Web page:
IT’S the modern day version of a “get rich quick” scheme — find the next property hotspot, sink a few hundred thousand into the worst house on the best street and watch the dollars roll in.
Well, those days are over and industry insiders say don’t look for the next “it” suburb, but rather stick to what you know.
Real Estate Buyers Agents Association of Australia (REBAA) president Rich Harvey said conflicting property predictions suggesting prices in various locations will rise, or fall, could confuse buyers into making the wrong investment decisions.
“The problem with any forecast is trying to sum up the direction of a diverse range of property markets into a single figure or hot spot,” Mr Harvey said.
He pointed out that there were more than 15,000 suburbs in Australia with about 700 in Sydney alone, more than 540 in Melbourne and around 450 in Brisbane.
“So to say that Sydney will rise by four per cent can give a misleading perception to a novice investor thinking that buying an overpriced off-the-plan apartment in Zetland will actually see price growth in their property,” he said.
“That poor investor may well see a five per cent decline in the value of their property due to the rapid increase in supply in that local market.”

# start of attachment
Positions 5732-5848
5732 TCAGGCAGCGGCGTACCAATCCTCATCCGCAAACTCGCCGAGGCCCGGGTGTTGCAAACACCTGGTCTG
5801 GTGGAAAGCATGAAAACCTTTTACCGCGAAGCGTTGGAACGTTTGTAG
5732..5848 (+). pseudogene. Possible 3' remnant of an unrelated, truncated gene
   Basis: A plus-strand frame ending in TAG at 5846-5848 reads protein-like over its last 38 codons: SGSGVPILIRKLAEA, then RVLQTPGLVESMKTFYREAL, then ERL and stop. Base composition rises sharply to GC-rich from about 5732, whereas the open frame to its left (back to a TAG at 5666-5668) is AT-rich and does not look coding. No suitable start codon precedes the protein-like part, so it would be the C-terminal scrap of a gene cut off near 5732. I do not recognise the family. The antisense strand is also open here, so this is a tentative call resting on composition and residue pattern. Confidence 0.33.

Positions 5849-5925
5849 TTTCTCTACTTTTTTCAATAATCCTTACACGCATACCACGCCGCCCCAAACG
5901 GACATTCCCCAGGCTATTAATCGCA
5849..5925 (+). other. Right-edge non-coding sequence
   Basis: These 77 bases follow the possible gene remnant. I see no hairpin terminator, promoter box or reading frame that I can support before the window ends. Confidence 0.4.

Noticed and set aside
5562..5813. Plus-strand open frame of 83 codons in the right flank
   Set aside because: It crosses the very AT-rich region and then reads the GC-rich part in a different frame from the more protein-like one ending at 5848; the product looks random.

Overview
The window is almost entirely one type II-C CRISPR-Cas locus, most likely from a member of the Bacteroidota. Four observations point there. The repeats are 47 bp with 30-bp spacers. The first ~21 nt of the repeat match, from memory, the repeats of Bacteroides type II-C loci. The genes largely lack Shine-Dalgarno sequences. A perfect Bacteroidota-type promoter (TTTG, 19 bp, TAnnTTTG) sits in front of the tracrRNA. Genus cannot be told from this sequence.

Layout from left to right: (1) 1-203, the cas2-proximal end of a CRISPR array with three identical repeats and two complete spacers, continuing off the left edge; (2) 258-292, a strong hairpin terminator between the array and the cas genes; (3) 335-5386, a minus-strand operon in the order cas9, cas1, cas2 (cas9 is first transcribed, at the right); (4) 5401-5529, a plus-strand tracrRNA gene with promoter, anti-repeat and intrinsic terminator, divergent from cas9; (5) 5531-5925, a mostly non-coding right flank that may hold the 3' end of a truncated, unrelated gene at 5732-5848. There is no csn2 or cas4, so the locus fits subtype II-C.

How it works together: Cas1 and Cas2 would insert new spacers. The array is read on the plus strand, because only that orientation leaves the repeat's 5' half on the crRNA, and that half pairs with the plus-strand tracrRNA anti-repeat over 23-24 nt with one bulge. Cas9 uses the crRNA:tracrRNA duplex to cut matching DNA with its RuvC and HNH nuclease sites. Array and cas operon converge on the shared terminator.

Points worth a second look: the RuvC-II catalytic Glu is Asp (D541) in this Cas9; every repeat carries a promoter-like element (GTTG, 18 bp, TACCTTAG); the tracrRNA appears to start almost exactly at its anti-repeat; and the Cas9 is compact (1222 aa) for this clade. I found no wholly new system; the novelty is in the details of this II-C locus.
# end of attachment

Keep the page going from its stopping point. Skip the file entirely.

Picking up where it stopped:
Instead, Mr Harvey recommends buyers and investors look at the individual drivers of supply and demand within a smaller zone — at an individual suburb level.
“While the overall predictions give you some comfort that property is a good asset class, it is far better to think long-term and become an expert in the local housing market and make informed decisions accordingly,” he said.
“In markets where values are escalating quickly, it’s a potential minefield for buyers who feel under pressure to buy.”
Mr Harvey’s tip to potential buyers is to ensure they understand what is driving supply and demand, and to work out if they are in the right price pocket for a particular location.
Avoid: High density apartment blocks. Much like the Sydney market, avoid areas like Docklands and possibly Fisherman’s Bend and other areas that are being oversupplied with new, high-rise apartment blocks.
Recommend: Low density developments that are well built with manageable ongoing running costs. Land is in short supply, so if you can afford to buy property in a good, well-serviced location with some land, then do that.